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Neko Case

After more than a decade in the music industry, Neko Case is branching out. Those up late with the munchies this past Sunday might have caught Case’s guest-starring role alongside the animated food of Adult Swim’s Aqua Teen Hunger Force; and she’s also signed on to take part in a new series from one of the cocreators of Aqua Teen, which bears the rumored title of Cheyenne Cinnamon and the Fantabulous Unicorn of Sugar Town Candy Fudge.

Yum.

Of course she still has her main gig to fall back on. Best known in some circles as a coconspirator in the New Pornographers, Neko Case has a strong and varied collection under her own name. It’s been 10 years since her country-drenched debut disc The Virginian, and two since the critically lauded Fox Confessor Brings the Flood, so when Case comes to town this evening, look for some new material to be filed among the catalog tunes.

Neko Case, plus Archers of Loaf/Crooked Fingers frontguy Eric Bachmann, will perform at the Egg (Empire State Plaza, Albany) this evening (Thursday, Jan. 31) at 7:30 PM. Tickets are $24. For more info or to reserve tickets, call the box office at 473-1845.

Indies at the Madison

What’s the best place to see a movie? If you said “at home, on my TV,” we can only reply: wrong answer. The best place to see a movie is in a real movie theater. Next question: What are the least likely films to see in a theater? If you replied, “locally made independent films,” congratulations. You are correct.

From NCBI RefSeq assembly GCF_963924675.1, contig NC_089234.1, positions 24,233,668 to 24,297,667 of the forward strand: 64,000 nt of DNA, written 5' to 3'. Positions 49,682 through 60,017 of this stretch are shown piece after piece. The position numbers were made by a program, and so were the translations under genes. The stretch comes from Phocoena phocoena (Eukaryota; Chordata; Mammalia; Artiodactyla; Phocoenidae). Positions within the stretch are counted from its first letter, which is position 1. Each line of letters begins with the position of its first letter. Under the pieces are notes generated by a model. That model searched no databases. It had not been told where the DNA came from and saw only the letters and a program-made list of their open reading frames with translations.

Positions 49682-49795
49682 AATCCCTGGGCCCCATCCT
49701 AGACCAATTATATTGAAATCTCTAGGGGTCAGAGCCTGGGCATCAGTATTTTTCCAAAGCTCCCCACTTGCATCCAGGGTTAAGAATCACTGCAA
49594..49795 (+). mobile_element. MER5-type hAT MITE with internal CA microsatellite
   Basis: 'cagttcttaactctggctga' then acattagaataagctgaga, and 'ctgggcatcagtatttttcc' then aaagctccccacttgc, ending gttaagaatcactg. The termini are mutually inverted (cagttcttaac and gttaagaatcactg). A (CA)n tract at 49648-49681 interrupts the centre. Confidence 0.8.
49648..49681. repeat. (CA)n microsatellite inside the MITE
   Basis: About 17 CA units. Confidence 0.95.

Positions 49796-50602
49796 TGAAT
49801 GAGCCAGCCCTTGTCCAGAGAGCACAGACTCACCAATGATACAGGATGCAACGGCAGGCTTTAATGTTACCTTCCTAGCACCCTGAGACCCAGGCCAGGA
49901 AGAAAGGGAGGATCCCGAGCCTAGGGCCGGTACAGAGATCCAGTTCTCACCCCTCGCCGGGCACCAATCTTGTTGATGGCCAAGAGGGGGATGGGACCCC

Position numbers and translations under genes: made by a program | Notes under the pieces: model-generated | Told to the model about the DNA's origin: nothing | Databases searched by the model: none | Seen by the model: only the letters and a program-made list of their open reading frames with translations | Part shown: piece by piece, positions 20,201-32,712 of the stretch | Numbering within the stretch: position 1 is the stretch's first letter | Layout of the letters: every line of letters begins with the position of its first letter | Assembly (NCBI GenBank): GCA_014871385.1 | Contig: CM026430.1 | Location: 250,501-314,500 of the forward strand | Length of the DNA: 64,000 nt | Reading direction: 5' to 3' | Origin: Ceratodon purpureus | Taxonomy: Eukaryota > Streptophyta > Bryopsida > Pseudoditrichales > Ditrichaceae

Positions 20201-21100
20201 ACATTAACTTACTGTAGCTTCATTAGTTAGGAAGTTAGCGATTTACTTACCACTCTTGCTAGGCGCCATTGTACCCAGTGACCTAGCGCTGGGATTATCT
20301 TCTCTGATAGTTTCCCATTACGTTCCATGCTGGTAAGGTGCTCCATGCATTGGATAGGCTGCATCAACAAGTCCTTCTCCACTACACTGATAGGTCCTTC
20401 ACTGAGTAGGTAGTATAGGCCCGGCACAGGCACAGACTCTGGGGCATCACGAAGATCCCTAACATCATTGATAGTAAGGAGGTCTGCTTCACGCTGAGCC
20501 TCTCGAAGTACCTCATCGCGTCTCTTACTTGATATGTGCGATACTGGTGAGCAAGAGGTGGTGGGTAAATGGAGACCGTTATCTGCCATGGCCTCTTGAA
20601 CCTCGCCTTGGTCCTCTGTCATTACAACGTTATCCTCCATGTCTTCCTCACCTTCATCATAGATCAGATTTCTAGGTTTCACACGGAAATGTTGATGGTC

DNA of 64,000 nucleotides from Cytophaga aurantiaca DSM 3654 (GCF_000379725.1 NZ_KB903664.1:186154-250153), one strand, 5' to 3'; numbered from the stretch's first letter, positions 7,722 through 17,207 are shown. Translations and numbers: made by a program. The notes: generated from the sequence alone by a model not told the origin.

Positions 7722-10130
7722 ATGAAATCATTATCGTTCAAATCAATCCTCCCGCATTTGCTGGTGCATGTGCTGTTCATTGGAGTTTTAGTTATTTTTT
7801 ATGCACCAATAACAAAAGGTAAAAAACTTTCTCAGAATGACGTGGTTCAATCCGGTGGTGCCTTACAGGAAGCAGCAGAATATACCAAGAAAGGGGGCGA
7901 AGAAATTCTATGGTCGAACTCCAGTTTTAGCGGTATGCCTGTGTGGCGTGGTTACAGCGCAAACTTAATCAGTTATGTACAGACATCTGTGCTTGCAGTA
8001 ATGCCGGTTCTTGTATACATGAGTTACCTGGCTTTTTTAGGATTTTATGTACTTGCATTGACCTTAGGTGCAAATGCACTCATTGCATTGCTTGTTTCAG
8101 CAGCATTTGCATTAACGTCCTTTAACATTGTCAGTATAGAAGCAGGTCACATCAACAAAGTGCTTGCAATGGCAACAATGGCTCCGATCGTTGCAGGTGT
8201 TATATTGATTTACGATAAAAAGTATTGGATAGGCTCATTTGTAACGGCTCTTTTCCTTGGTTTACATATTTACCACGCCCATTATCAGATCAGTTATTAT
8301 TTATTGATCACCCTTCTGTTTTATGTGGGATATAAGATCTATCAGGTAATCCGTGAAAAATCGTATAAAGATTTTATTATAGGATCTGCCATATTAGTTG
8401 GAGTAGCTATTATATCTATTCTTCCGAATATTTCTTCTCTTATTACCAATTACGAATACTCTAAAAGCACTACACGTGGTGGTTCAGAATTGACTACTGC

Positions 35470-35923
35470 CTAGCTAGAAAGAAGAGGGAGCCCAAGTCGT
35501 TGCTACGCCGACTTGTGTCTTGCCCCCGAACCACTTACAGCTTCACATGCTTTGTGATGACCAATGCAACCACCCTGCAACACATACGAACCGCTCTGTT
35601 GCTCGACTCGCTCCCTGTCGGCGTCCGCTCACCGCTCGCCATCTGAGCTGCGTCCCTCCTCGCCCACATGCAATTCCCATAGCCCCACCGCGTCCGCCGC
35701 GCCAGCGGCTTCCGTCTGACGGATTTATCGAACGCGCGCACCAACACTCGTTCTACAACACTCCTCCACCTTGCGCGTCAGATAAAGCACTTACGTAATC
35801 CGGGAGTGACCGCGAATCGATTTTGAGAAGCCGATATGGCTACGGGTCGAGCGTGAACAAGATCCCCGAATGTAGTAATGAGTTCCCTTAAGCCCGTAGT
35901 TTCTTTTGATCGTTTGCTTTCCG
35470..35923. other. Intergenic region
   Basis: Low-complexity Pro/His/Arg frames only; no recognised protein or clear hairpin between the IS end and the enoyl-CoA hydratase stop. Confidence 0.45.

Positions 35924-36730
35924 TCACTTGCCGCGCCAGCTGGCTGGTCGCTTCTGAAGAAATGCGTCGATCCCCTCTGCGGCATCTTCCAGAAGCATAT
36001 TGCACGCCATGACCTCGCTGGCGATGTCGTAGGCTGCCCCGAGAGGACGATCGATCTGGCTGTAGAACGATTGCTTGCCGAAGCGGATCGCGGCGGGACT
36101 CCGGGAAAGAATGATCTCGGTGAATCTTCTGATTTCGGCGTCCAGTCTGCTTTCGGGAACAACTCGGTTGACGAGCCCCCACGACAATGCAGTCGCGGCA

That’s why the program of short films this week (Feb. 1-7) at Albany’s Madison Theatre is so special.

Organized by local filmmaker Jeff Burns, the program will feature Kevin Dobies’ comedy-romance Good and Clean; Joy E. Reed’s computer comedy Boxed In; Ben Alpi’s drama Silver Lining; the psychological thriller Four, directed by Michalina Almindo; the drama Waste of Candy, by Frank D’Andrea and Terry J. Field; and Burns’ own Breaking Up, a “story of unrequited love and poor cell phone reception.”

The program Indies at the Madison will screen at the Madison Theatre (1036 Madison Ave., Albany) tomorrow (Friday) and Saturday (Feb. 1-2) and Monday through Thursday (Feb. 4-7) at 7:15 and 9:35 PM. There also will be midnight screenings Friday and Saturday, and matinees Friday (at 4:30 PM) and Saturday (at noon, 1:45 and 4:30 PM). Admission is $6. The box office number is 438-0040. The filmmakers will be present for a Q&A after the Friday and Saturday evening shows. For more info and to view a trailer for the program, visit myspace.com/indiesatthemadison.

Macbeth

Macbeth is a play so treacherous it’s said to be cursed. As the story goes, Shakespeare’s three witches recite incantations lifted from an authentic black-magic ritual. Practioners were furious, and cursed the play. Catastrophies have befallen productions for centuries. Reverential actors refer to it only as “the Scottish play.” Its name is never spoken inside a theater for fear of what wicked thing may come.

And yet, Macbeth is performed century after century around the globe. Why? Because it is a magnificently timeless tragedy of betrayal, prophecy, murder, tyranny and political intrigue. Because, like Lady Macbeth’s counsel to “look like the innocent flower/but be the serpent under it,” the Bard’s sinister and exquisite poetry is indelibly relevant.

Timothy D. Stickney (pictured) is this production’s Macbeth.

Macbeth opens at the New York State Theatre Institute (Schacht Fine Arts Center, Russell Sage College, Division Street, Troy) on Saturday (Feb. 2) at 8 PM and runs through Feb.13. Tickets are $20, $16 for students and seniors, and $10 for children to age 12. For more information, or to make reservations, call box office at 274-3256.


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